Table 3 – NSW Price Frequency Analysis March 2015 – February 2016 (Data source: NEM-Review)

8:00am – Midnight On Weekdays

Table 3 shows that the business that operates at 1 MW load for 16-hours per day on weekdays would obviously be exposed to a higher average price as it operates largely during peak and shoulder periods but the savings of $26,967* with a curtailment strategy would still have been appreciable for that size business.

A much larger business with a 10 MW load would save ten times that amount.

In NSW the opportunities for savings using a pool price pass-through and DSM strategy will depend on the customer’s load profile and the competiveness of the retailer offers.

If your retail price offers sit well above the more recent pool historical pricing or you are interested in investigating how a pool/DSM strategy may reduce costs and wanting to get a better understanding of the opportunities and risks with your particular load profile then contact me at michael@altusenergy.com.au.



* This analysis assumes that all high price events were forecast and the user was able to curtail immediately on the commencement of the half-hour period. Some high price events are not forecast prior to the half-hour period and occur once the half-hour has commenced. This may be due to unexpected events such as a power plant failure. The 5-minute increment within the half-hour period when the price first spikes will determine how effective curtailment will be. For example, if the spike occurs in the last 5-10 minutes curtailment will not be effective at significantly reducing prices as the load has been run for most of the half-hour.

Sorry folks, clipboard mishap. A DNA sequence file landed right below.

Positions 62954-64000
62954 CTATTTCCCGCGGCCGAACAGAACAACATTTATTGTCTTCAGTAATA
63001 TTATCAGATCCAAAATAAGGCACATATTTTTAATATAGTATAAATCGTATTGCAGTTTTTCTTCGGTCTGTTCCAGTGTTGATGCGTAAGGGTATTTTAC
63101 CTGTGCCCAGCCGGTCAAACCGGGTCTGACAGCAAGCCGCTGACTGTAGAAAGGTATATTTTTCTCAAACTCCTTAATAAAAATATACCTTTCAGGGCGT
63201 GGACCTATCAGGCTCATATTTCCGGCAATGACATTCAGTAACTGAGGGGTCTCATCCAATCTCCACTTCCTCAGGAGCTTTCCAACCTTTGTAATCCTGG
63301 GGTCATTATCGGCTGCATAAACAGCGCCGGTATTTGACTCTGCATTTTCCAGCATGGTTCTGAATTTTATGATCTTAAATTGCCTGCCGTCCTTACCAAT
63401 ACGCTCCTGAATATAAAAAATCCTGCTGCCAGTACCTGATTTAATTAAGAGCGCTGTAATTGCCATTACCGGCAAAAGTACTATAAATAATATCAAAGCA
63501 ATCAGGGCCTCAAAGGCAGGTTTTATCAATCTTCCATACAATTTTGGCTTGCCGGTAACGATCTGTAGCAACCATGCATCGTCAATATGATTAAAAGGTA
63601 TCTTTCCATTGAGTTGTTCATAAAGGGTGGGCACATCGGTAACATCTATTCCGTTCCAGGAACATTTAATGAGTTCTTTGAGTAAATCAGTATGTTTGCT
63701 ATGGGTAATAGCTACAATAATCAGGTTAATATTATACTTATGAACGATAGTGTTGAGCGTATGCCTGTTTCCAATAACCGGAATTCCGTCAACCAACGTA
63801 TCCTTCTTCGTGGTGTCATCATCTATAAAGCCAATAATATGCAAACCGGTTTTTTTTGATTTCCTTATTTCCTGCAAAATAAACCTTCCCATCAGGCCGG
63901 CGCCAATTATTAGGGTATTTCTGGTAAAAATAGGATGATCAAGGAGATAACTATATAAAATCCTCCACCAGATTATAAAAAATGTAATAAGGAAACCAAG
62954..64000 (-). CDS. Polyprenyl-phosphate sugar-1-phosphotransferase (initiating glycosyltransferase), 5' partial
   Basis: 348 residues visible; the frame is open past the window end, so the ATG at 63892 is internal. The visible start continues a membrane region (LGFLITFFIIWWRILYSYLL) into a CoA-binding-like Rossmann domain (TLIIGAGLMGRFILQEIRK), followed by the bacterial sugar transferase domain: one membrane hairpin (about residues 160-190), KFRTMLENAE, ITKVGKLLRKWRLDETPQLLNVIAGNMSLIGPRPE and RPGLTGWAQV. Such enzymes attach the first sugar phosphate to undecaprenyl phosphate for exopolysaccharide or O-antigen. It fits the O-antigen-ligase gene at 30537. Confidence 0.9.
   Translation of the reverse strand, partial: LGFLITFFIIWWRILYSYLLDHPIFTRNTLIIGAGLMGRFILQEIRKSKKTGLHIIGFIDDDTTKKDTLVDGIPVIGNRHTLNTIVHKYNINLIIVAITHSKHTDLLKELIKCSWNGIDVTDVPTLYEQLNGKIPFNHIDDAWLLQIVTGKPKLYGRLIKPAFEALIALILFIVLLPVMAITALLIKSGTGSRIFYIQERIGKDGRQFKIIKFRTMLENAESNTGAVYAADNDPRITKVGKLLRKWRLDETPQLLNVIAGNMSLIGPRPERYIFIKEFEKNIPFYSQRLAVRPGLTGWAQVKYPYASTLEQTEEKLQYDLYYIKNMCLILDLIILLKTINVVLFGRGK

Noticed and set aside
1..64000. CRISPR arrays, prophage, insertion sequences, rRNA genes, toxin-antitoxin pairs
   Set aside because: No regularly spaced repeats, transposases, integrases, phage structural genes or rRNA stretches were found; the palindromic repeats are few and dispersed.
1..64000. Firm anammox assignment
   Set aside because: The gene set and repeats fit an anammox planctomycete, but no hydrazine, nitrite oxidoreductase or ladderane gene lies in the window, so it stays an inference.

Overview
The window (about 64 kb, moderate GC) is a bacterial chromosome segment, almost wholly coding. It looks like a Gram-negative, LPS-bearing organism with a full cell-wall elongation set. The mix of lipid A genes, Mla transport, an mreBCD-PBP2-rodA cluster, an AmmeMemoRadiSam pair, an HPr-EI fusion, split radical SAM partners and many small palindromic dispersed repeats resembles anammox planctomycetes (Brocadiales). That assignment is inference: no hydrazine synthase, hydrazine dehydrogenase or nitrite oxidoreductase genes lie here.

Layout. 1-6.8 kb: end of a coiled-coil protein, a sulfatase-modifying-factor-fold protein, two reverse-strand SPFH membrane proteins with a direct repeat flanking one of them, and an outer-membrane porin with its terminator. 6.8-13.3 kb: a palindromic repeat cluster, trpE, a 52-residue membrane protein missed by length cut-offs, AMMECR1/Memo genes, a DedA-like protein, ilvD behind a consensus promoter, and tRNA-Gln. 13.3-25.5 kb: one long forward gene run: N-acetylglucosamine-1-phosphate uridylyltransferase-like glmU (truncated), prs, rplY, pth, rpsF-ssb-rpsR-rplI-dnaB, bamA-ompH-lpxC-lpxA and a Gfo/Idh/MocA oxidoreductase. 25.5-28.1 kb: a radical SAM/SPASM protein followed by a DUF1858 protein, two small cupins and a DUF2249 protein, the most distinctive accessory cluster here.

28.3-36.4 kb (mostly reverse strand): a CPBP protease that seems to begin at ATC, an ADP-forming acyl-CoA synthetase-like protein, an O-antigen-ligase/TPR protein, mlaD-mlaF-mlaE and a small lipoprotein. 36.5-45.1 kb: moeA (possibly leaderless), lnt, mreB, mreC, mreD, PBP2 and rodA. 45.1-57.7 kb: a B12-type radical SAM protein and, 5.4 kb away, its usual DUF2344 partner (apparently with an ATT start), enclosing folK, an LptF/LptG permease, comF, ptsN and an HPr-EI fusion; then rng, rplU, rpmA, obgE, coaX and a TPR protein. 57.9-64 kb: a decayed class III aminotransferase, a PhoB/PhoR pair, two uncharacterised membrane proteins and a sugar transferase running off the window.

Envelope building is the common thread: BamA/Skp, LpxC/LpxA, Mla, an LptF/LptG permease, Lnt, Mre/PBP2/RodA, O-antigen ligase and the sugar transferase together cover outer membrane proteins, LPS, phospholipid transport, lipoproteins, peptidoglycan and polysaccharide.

About our Guest Author

Mike Williams Michael Williams is the founder and CEO of Altus Energy Strategies.

Altus Energy Solutions helps energy intensive enterprises to significantly reduce energy costs and risks by matching operational needs to the large range of energy supply options that exist in any market.

We develop very different strategies to the solutions offered by retailers who take a vanilla approach to their bundled energy supply offers. Those retailers are never able to fully understand customer idiosyncrasies and must protect their margins with built in risk premiums.Further background to Mike can be found on Mike’s LinkedIn profile .